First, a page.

It is doubtless well known to the readers of this volume that the great mass of transactions on most of the exchanges have a speculative character. A great many securities, to be sure, are actually taken out of safe deposit boxes and brought into the market to be sold outright, and a great many securities are every day purchased to be held as permanent investments; yet the speculative buying and selling overshadows investment buying and selling.

The activities of the "floor traders" or "scalpers" who buy and sell for a profit of 1/8 to 1/4 % have been mentioned. Many of these traders, though not all, make it a point to match all their purchases and sales before the end of every business day, thus reducing their risk of heavy loss to a minimum. These men proceed almost as much by intuition as by reasoning. If they see in the manner of bidding of other brokers, or "feel it in the air," that a given security is tending upward, they will help along the movement by making a purchase with the expectation of reselling a little later at a slight profit. One result of their activities is to concentrate attention and the volume of transactions on a few active securities. Their business thrives on rapidity of fluctuation in prices. However, their operations tend to restrict the range of fluctuation for they are ready to buy on a momentary drop in price or to sell on a momentary rise, and to resell or rebuy as soon as the normal level is again reached.

A second group of speculators consists of brokers and of others who are in close relation with the Wall Street market and who carry on buying and selling campaigns with the expectation of "cashing in" within a few weeks or months. Sometimes a group of these operators will form a syndicate for the purpose of "bulling" or "bearing" the price of a security. Through "matched" orders for buying and selling they create an artificial activity, and bring about great changes in quotations. Their calculation is that sooner or later outsiders will be attracted by the movement and will endeavor to go along with it. By gradually feeding out or repurchasing the security in which they are interested, they may be able to clear a large profit for themselves.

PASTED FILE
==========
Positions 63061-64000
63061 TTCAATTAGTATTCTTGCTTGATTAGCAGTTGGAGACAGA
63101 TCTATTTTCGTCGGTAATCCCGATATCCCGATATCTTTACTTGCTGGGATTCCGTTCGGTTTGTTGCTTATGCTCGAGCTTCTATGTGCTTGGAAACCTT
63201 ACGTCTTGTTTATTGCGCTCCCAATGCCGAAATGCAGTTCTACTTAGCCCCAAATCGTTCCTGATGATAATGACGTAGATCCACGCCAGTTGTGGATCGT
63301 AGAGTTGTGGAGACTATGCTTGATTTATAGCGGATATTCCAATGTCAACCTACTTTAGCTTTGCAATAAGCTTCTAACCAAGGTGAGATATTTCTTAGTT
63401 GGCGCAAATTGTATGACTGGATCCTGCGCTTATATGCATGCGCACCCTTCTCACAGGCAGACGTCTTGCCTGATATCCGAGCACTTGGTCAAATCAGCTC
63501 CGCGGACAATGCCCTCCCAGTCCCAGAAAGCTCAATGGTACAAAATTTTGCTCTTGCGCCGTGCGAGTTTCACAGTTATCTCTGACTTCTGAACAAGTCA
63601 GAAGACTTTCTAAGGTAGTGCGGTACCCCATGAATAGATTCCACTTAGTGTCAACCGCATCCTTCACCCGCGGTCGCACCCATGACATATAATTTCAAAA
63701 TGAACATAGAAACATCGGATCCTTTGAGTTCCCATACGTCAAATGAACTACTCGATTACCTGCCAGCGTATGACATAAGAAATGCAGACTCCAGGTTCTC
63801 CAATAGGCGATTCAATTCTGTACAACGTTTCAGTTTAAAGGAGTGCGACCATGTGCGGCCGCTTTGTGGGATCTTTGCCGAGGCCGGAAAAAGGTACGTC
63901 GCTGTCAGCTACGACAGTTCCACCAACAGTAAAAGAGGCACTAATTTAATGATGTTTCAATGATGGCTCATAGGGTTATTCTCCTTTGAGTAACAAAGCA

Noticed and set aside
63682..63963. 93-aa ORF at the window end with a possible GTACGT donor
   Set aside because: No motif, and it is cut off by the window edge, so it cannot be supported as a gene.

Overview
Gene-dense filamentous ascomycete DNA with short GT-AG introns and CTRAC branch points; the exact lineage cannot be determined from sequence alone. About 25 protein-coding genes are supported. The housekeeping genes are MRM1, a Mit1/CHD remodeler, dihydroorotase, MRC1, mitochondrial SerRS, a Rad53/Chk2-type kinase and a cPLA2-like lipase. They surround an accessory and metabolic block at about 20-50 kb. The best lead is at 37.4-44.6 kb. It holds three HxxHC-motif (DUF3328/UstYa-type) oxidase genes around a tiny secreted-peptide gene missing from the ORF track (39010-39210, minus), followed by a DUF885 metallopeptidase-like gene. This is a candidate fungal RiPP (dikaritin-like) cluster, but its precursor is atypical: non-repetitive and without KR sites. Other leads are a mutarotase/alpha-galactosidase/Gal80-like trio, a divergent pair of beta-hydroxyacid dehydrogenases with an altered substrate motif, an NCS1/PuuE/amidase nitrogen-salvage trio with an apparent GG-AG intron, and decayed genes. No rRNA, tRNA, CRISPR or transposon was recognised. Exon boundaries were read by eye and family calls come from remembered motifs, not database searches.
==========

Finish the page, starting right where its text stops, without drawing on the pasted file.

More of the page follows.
A third group of speculators consists of men who possess a real or fancied knowledge of the intrinsic value of a security, and who buy or sell when the market price is a considerable distance away from what they believe to be the normal price, in the expectation that at some later date the normal price will be reached and they may realize a profit. Included in this group are officers and directors of corporations the securities of which are listed on the exchange, who should be in position to know more about the real standing and probable future showing of their corporation than anyone else. Unfortunately for these men, it frequently happens that they do not give proper weight to general market influences which affect the whole general level of security prices. It is not at all an uncommon case for a man who is thoroughly well acquainted with a given corporation to form an entirely mistaken idea as to the market value of its securities.

A fourth group of speculators consists of the "lambs" who are not equipped with the experience and insight of the "floor traders," do not possess the knowledge of market conditions and financial resources of the larger operators, and are not acquainted with given securities as corporation officials are. For the most part they simply gamble on the strength of "tips" or of hazy impressions; and it can never be more than a temporary accident if they happen to make profits. The number of these people and the volume of their transactions is often exaggerated, but their losings nevertheless provide a steady source of revenue for the better informed and more skilful speculators.